8 Replies Latest reply: Aug 16, 2010 12:23 PM by Geoff Tucker
pmerchant Level 1 Level 1 (0 points)
So if the new Mac Mini offers an HDMI port, does this mean I can hook it up to any HD monitor or HD television and watch HD content from iTunes without having to worry about HDCP restrictions?

Ergo, has the Mac Mini just replaced Apple TV?

MacBook Pro, Mac OS X (10.6.3)
  • Jolly Giant Level 7 Level 7 (25,440 points)
    pmerchant wrote:
    So if the new Mac Mini offers an HDMI port, does this mean I can hook it up to any HD monitor or HD television and watch HD content from iTunes without having to worry about HDCP restrictions?


    it would seem so - as long as monitor and HDTV support HDCP.

    Ergo, has the Mac Mini just replaced Apple TV?


    you might find this discussion interesting, especially the 3rd post in the thread: http://discussions.apple.com/thread.jspa?threadID=2461714&tstart=0.

    JGG



    edited by the Jolly Green Giant (where Green stands for environmentally friendly)
  • pmerchant Level 1 Level 1 (0 points)
    I guess I am asking if the HDMI connection negates the HDCP restrictions. I know that my Samsung HDTV does not support HDCP because I connected my MacBook Pro to it with a VGA cable. But will get the same message if I connect a Mac Mini with an HDMI cable?
  • Jolly Giant Level 7 Level 7 (25,440 points)
    pmerchant wrote:
    I guess I am asking if the HDMI connection negates the HDCP restrictions.


    i cannot imagine that Apple would sell a product that circumvents HDCP restrictions.

    JGG

  • Fortuny Level 7 Level 7 (21,430 points)
    Hi and welcome to Discussions,

    pmerchant wrote:
    I know that my Samsung HDTV does not support HDCP because I connected my MacBook Pro to it with a VGA cable.


    That might be the problem.

    Quoting from here http://en.wikipedia.org/wiki/High-bandwidthDigital_ContentProtection

    "HDCP protects content using authentication and encryption. Before sending HDCP-protected data, the transmitting device initiates an authentication process to confirm that the receiver is authorized to receive the data. Once the receiver has been authenticated, the transmitter encrypts the data stream to prevent eavesdropping and sends it to the receiver."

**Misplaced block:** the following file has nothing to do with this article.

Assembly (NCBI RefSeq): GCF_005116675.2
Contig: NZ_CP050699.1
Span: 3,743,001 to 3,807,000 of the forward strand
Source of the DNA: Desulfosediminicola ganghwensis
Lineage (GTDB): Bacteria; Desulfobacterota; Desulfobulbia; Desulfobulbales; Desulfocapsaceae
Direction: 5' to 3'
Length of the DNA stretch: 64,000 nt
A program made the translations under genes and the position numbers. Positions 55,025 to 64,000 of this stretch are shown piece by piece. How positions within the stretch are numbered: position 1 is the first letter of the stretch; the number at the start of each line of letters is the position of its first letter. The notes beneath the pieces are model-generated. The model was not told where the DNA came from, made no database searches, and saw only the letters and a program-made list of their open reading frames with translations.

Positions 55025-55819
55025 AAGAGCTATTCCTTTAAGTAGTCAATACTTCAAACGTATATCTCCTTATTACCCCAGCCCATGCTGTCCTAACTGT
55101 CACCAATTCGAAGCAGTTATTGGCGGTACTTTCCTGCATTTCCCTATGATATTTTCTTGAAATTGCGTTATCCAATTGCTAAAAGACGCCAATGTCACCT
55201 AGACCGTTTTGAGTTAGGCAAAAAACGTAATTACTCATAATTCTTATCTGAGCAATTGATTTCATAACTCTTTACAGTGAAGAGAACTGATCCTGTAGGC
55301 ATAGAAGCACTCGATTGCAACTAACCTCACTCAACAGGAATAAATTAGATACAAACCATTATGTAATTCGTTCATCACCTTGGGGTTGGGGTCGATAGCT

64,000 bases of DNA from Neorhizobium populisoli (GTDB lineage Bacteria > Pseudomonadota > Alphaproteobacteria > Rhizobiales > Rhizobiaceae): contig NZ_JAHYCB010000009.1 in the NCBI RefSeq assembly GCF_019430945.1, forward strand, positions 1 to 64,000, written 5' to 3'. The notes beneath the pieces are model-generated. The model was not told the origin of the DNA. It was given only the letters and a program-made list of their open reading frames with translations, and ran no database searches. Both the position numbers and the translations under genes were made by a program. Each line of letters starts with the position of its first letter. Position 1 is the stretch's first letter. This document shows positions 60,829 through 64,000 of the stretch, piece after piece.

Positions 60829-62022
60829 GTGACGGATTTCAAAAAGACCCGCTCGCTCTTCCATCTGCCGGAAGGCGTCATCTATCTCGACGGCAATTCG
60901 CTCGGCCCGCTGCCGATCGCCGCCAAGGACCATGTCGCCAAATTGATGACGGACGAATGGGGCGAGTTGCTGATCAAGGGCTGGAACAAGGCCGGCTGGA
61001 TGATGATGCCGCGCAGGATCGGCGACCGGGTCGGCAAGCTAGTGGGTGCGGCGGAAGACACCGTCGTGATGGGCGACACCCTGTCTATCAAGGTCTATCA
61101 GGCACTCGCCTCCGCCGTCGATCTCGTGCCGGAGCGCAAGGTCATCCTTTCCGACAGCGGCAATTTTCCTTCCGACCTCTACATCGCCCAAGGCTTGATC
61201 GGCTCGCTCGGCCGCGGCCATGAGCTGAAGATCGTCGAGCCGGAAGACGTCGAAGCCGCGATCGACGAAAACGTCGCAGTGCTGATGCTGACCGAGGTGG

Using a VGA-cable which transmitts data analog not digital prevents the authentication process and thus prevents the sending of the data.

    Regards

    Stefan
  • pmerchant Level 1 Level 1 (0 points)
    Yes, I understand this.

    My question is will I be able to watch HD content on the HD TV if the connection to the computer is an HDMI cable?
  • Jolly Giant Level 7 Level 7 (25,440 points)
    pmerchant wrote:
    will I be able to watch HD content on the HD TV if the connection to the computer is an HDMI cable?


    in order to view protected HD content (i.e. movies/tv shows you purchase from the iTS), the HDTV must supports HDCP.

    JGG

  • BSteely Level 5 Level 5 (7,635 points)
    I know that my Samsung HDTV does not support HDCP because I connected my MacBook Pro to it with a VGA cable.

    ???
    If your TV has HDMI inputs on it, then it supports HDCP by definition.
  • Geoff Tucker Level 1 Level 1 (0 points)
    I ran into this problem for the first time today. I use screen sharing to control my Mac Mini hooked up to my HDTV a lot of the time - it's easier than plugging a mouse into the mini or using HippoRemote via my iPhone.

    I tried to fire up a show I downloaded from iTunes and got this message.

    Instead, if I use the Apple Remote to start Front Row, then everything plays just fine - in HD or SD.

    My recommendation is to run things that way and you should have no problems. For people running Plex, etc., I can't speak to that since it will run many more formats and I import all my media into iTunes to make it controllable via Apple remote on the TV.